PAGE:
12 (d) Describe the motion of block A from the time block B strikes the floor to the time block A leaves the table. (e) Determine the distance between the landing points of the two blocks.
13 8. Two 10-kilogram boxes are connected by a massless string that passes over a massless, frictionless pulley as shown above. The boxes remain at rest, with the one on the right hanging vertically and the one on the left 2.0 meters from the bottom of an inclined plane that makes an angle of 60 with the horizontal. The coefficients of kinetic friction and static friction between the left-hand box and the plane are 0.15 and 0.30, respectively. You may use g = 10 m/s 2, sin 60 = 0.87, and cos 60 = (a) What is the tension T in the string? (b) On the diagram below, draw and label all the forces acting on the box that is on the plane. (c) Determine the magnitude of the frictional force acting on the box on the plane.
14 The string is then cut and the left-hand box slides down the inclined plane. (d) Determine the amount of mechanical energy that is converted into thermal energy during the slide to the bottom. (e) Determine the kinetic energy of the left-hand box when it reaches the bottom of the plane.
15 9. A 30-kilogram child moving at 4.0 meters pet second jumps onto a 50-kilogram sled that is initially at rest on a long, frictionless, horizontal sheet of ice. (a) Determine the speed of the child-sled system after the child jumps onto the sled. (b) Determine the kinetic energy of the child-sled system after the child jumps onto the sled. After coasting at constant speed for a short time, the child jumps off the sled in such a way that she is at rest with respect to the ice. (c) Determine the speed of the sled after the child jumps off it.
16 (d) Determine the kinetic energy of the child-sled system when the child is at rest on the ice. (e) Compare the kinetic energies that were determined in parts (b) and (d). If the energy is greater in (d) than it is in (b), where did the increase come from? If the energy is less in (d) than it is in (b), where did the energy go?
17 10. A crane is used to hoist a load of mass m 1 = 500 kilograms. The load is suspended by a cable from a hook of mass m 2 = 50 kilograms, as shown in the diagram above. The load is lifted upward at a constant acceleration of 2 m/s 2. (a) On the diagrams below, draw and label the forces acting on the hook and the forces acting on the load as they accelerate upward. (b) Determine the tension T 1 in the lower cable and the tension T 2 in the upper cable as the hook and load are accelerated upward at 2 m/s 2. Use g = 10 m/s 2.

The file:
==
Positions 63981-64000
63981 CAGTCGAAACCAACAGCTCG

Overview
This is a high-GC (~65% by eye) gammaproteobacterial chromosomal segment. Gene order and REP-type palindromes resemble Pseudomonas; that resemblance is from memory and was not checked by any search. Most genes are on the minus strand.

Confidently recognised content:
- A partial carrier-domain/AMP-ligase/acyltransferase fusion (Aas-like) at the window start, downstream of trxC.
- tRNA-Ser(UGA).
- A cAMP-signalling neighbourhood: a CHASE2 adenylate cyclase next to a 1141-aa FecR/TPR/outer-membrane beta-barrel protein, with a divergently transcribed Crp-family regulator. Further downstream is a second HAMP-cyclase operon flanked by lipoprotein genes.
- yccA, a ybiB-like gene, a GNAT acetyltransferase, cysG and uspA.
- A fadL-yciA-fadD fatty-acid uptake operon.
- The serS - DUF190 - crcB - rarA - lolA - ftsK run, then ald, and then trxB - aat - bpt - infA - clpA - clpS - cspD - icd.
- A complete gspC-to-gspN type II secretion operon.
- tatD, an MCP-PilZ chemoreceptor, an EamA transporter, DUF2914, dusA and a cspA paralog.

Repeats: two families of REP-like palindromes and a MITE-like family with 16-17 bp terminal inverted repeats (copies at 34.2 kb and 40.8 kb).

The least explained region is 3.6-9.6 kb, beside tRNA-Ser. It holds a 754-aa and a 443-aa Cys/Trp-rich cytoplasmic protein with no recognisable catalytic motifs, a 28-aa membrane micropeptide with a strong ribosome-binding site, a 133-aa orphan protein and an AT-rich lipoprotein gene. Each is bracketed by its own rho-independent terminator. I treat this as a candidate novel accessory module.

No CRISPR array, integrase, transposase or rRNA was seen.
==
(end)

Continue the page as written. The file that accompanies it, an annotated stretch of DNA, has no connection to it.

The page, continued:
18 11. A 2-kilogram block initially hangs at rest at the end of two 1-meter strings of negligible mass as shown on the left diagram above. A kilogram bullet, moving horizontally with a speed of 1000 meters per second, strikes the block and becomes embedded in it. After the collision, the bullet/block combination swings upward, but does not rotate. (a) Calculate the speed of the bullet/block combination just after the collision. (b) Calculate the ratio of the initial kinetic energy of the bullet to the kinetic energy of the bullet/block combination immediately after the collision. (c) Calculate the maximum vertical height above the initial rest position reached by the bullet/block combination.
19 12. A 3.0 kg object subject to a restoring force F is undergoing simple harmonic motion with a small amplitude. The potential energy U of the object as a function of distance x from its equilibrium position is shown above. This particular object has a total energy E: of 0.4 J. (a) What is the object's potential energy when its displacement is +4 cm from its equilibrium position? (b) What is the farthest the object moves along the x-axis in the positive direction? Explain your reasoning. (c) Determine the object's kinetic energy when its displacement is -7 cm.
20 (d) What is the object's speed at x = 0? (e) Suppose the object undergoes this motion because it is the bob of a simple pendulum as shown above. If the object breaks loose from the string at the instant the pendulum reaches its lowest point and hits the ground at point P shown, what is the horizontal distance d that it travels?
21 13. A 0.20-kg object moves along a straight line. The net force acting on the object varies with the object's displacement as shown in the graph above. The object starts from rest at displacement x = 0 and time t = 0 and is displaced a distance of 20 m. Determine each of the following. (a) The acceleration of the particle when its displacement x is 6 m (b) The time taken for the object to be displaced the first 12 m (c) The amount of work done by the net force in displacing the object the first 12 m
22 (d) The speed of the object at displacement x = 12 m (e) The final speed of the object at displacement x = 20 m (f) The change in the momentum of the object as it is displaced from x = 12 m to x = 20 m
23 14. From the top of a cliff 80 meters high, a ball of mass 0.4 kilogram is launched horizontally with a velocity of 30 meters per second at time t = 0 as shown above. The potential energy of the ball is zero at the bottom of the cliff. Use g = 10 meters per second squared. (a) Calculate the potential, kinetic, and total energies of the ball at time t = 0. (b) On the axes below, sketch and label graphs of the potential, kinetic, and total energies of the ball as functions of the distance fallen from the top of the cliff.